Papineau residents unfazed by Trudeau brownface incident

Sep 19 2019, 10:59 pm

Residents of Justin Trudeau’s home riding rallied behind the Liberal leader today as he struggled to deal with the fallout from old photos showing him in skin-darkening makeup, known as blackface (or brownface here).

Trudeau’s campaign has been rocked by the emergence of the photos, which show him wearing blackface and brownface on at least three occasions, ranging from a high school talent show to an Arabian Nights-themed party in 2001 when he was 29.

But in Montreal’s multi-ethnic Papineau riding, residents questioned about the scandal offered a collective shrug.

In working-class Parc Extension, where a majority of residents are immigrants who have neither English nor French as their mother tongue, residents conversed in Urdu, Arabic, and Hindi as they watched their children play in a small park or ducked in and out of a number of small stores boasting goods from all over the world.

When questioned, many said they didn’t believe Trudeau had meant to offend.

Sani Piameng, the owner of an African butcher shop and grocery store, said Trudeau has often visited his store and even watched soccer games with him and his customers.

“The man is not racist,”‘ said Piameng, who is black. “He’s open to everybody.”

His wife, Juliana Owusu, said she didn’t feel “at all” offended by Trudeau’s actions, which she compared to dressing up for Halloween or a play.

“If I’m a black person, and I want to dress like Cinderella, is that racist?” she asked.

Piameng and Owusu said there are six people in their household, and all of them would vote for Trudeau.

Trudeau has apologized for the images, acknowledging that his actions were hurtful and damaging to many Canadians, especially those who have faced discrimination in their lives. He told reporters in Winnipeg that darkening one’s face is “always unacceptable” due to the racist history of blackface.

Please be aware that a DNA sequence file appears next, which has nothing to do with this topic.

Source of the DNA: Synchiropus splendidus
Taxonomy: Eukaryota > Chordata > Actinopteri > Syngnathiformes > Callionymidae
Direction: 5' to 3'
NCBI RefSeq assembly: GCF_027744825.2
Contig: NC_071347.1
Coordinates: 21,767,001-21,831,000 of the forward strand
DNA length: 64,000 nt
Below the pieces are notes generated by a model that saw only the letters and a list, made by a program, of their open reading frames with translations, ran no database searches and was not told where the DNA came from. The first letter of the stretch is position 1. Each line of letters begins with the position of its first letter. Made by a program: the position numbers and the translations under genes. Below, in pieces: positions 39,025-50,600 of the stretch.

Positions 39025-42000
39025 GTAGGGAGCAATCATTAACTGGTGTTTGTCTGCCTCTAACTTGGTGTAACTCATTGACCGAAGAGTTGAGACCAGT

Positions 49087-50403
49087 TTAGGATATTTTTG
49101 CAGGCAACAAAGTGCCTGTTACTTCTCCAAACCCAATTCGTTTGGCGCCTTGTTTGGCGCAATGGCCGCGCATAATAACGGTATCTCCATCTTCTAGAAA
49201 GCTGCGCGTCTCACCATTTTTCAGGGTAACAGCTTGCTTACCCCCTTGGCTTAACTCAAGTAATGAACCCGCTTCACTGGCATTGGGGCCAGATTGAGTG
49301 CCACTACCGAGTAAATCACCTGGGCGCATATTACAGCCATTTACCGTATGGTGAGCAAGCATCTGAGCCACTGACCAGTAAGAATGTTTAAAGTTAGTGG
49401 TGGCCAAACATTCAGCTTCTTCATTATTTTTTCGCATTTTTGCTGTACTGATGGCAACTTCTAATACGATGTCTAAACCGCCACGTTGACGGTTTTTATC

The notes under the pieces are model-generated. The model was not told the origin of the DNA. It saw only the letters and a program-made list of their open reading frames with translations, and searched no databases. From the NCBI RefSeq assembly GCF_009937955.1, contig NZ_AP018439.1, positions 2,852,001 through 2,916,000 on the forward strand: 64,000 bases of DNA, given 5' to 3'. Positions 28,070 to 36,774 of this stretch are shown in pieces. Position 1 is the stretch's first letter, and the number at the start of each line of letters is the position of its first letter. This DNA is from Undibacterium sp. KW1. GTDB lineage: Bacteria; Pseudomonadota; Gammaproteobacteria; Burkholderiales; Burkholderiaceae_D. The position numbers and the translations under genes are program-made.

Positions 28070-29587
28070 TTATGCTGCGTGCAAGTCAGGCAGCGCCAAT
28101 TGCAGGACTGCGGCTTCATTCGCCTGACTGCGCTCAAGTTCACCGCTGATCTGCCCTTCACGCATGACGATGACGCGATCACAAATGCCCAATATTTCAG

On Thursday, Trudeau credited his time representing Papineau as a turning point in his understanding of race.

“As I’ve learned to not just represent people, but to fight for them and try to build a better community and society, I’ve learned every day that it is unacceptable to engage in this kind of behaviour,” he said.

But in the riding itself, none of the residents who agreed to an interview had anything bad to say about the photos or the leader.

“It was no big deal, it was a long time ago,” said Zahid Nassar, a convenience store worker. “When we’re young, we all do stupid things.”

Nassar, an immigrant from Pakistan, said he voted for Trudeau in 2015 and will likely do the same this time. If he doesn’t, it will be because he’s worried about safety in his neighbourhood, not old photos.

Others in the riding spoke favourably about Trudeau’s decision to raise the Canada Child Benefit and his active presence at local community and cultural events.

On Jarry Street, a man setting out a display at a fruit and vegetable stand described himself as a big fan of the Liberal leader.

The man, who can’t vote because he’s not yet a citizen, said he doesn’t think the photos reflect Trudeau’s true personality.

“I don’t think he’s really like that,” said the man, who gave his first name as Arafat. “If I could vote, it would be for him.”

The Canadian PressThe Canadian Press

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